When teaching children to read and spell in the early years, the most effective method, as recommended by every government report for the last decade, is a ‘systematic phonics’ approach combined with blended activities to promote phonological awareness.
If parents are teaching their own children to read, write and spell at home, they can choose a ‘starter set of speech sounds’, for example the sounds chosen in the popular synthetic phonics program Jolly Phonics. These sounds are s, a, t, i, p and n, and children are taught to hear speech sounds in words and to recognize these ‘speech sound pictures’ as a way of representing this speech sound. For example, that ‘s’ is a sound image for the speech sound ‘sss’ (there are 8)
Why start with this particular group of speech sounds? This is because the word ‘sat’, for example, can be ‘pronounced’ for reading as well as spelling, allowing children to quickly learn to read, write and spell words using only those letters, for example tan , tin, pan, pat, sit, sat. , in in. With the introduction of a few ‘hard’ words, children can read, write and spell complete sentences in no time, eg I, was, the. Readers can be made so that children actually ‘read’ picture books. Many are available online for free to non-profit organizations such as Fantastic Phonics and SPELD SA.
When parents know what their children need to know before moving on to learn new sound images (letter sounds), the following list can help them, like a “checklist”. By using this checklist, parents can ensure that the child has understood the important concepts and can demonstrate the skills required for early acquisition of reading and spelling, i.e. code knowledge, blending, segmentation, and phoneme manipulation.
When children can decode a word, they can begin to learn its meaning. Fluency, comprehension, and vocabulary come after decoding. If a child cannot figure out the word (ie read the word) she cannot begin to understand it within sentences. If she can’t hear speech sounds, she can’t encode (spell new words) easily. So parents should focus first on teaching children how to decode, and then expand their teaching to include fluency, comprehension, and vocabulary. However, as you can see from the list below, this can happen very quickly, and these additional skills (fluency, vocabulary, and comprehension) will be incorporated into instruction along with phonics and phonemic awareness training.
At the end of the initial speech sound group, the children should be;
* ‘hear’ speech sounds in words – beginning, middle end
* recognize printed sound images and know which speech sound they correspond to.
* form letters correctly (this is possibly less important than the other concepts, before they start school as they can ‘spell’ words and form sentences using magnetic letters etc.)
* match the sounds of speech orally into words, and as they ‘read’ the sound images into words on paper (knowing they do so from left to right)
* ‘read’ words by decoding the sound images from left to right and combining the sounds into words, also exploring what the word means and how we use it in our language.
* ‘spell words by hearing the speech sounds in order – and (next step) knowing how to order/combine them on paper (using letters and also forming the letters themselves – you can use a pencil and also the keyboard with lowercase letters)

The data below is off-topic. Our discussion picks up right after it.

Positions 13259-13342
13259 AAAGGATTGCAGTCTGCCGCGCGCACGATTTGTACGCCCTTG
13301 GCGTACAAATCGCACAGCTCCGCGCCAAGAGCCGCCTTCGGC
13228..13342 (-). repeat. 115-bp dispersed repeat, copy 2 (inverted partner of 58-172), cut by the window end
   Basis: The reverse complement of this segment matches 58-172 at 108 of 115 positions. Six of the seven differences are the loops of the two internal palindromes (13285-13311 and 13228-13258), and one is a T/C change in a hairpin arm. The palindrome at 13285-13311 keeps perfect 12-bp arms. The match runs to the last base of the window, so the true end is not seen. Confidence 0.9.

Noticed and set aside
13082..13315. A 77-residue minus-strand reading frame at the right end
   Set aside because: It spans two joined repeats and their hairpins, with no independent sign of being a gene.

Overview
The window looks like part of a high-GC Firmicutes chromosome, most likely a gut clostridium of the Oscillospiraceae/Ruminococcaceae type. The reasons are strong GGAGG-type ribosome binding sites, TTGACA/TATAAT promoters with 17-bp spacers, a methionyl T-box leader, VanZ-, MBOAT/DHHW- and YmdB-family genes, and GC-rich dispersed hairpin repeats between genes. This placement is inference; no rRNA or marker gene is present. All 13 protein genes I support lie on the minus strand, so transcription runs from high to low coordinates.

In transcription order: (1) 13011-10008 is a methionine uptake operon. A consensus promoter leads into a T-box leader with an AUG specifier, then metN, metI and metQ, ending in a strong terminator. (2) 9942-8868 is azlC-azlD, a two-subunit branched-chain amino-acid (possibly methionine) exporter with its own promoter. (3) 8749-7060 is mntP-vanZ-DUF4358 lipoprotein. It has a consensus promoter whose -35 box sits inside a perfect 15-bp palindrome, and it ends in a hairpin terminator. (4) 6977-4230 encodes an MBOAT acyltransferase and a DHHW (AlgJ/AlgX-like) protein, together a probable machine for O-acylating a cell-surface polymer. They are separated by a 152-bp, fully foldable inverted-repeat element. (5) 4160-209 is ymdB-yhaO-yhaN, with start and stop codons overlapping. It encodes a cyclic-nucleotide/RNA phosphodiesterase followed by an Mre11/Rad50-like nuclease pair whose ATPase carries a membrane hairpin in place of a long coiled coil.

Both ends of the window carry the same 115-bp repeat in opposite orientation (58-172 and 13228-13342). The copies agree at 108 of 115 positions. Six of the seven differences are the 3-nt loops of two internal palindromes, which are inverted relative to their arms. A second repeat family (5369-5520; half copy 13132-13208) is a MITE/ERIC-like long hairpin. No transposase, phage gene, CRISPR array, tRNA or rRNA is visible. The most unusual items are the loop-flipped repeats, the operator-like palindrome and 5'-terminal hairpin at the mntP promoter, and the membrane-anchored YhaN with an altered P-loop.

* ‘read’ the words (sat, it, at, in, pin, tin, sit, pat, nip, spin, tan, etc.) and then understand the meaning of the word and the sentence if the words are written inside a sentence (and in this case knowing that we read the words from left to right)
* learn some ‘tricky’ words, eg ‘I’ ‘was’ ‘the’ – to recognize as sight words
They will also be able to read sentences, using online decodable readers with these sound sets (also initial sound set in Jolly Phonics).
If they are ready, they can move on to digraphs, learning that 2 or more sounds can make a new sound (s, h and sh- 3 sounds) You can use bold text to show children where the ‘chunks’ are in words- or ‘Sound Pictures’. So the store would be shown to have 3 sounds and 3 sound images: sh+o+p.
After the first set of speech sound pictures, children can go on to learn that sounds in our spoken language can be represented in a variety of ways (f could be ff as in gruff, ph as in phone, etc.)
And that some sounds on paper can represent more than one sound in our language -ay- like cow or trailer.
Parents should focus heavily on speech sounds at first to develop phonological awareness, rather than print. When we start with what children can do, that is, talk, then it is easier for them to understand how to crack the code. When they are encouraged to listen to speech sounds in words and to know where they are placed, it is easier for children to learn that there are ‘sound pictures’ that are simply pictures of speech sounds. So ‘s’ is simply a paper representation of the sound ‘s’, and so they can be called ‘sound pictures’ to make it easier for children to understand the concept. Even from a young age, children can learn to hear how many sounds are in words, even if they have not been presented with the picture yet. For example, hearing that ‘ship’ has 3 voice sounds and would therefore have 3 voice sound images. Then I would draw 3 lines on paper and kids can figure out which sound image is on which line to build the word.
Teaching your child to read and spell early is one of the best gifts you can give your child. It should be fun and help develop a love of learning and words. The Reading Whisperer is often heard telling parents, “Being able to read and spell even before they start school will give them greater self-confidence, and they can start ‘reading to learn’ much earlier than most children.” other children, who are still ‘learning to read'”.
What parent wouldn’t want that for their child?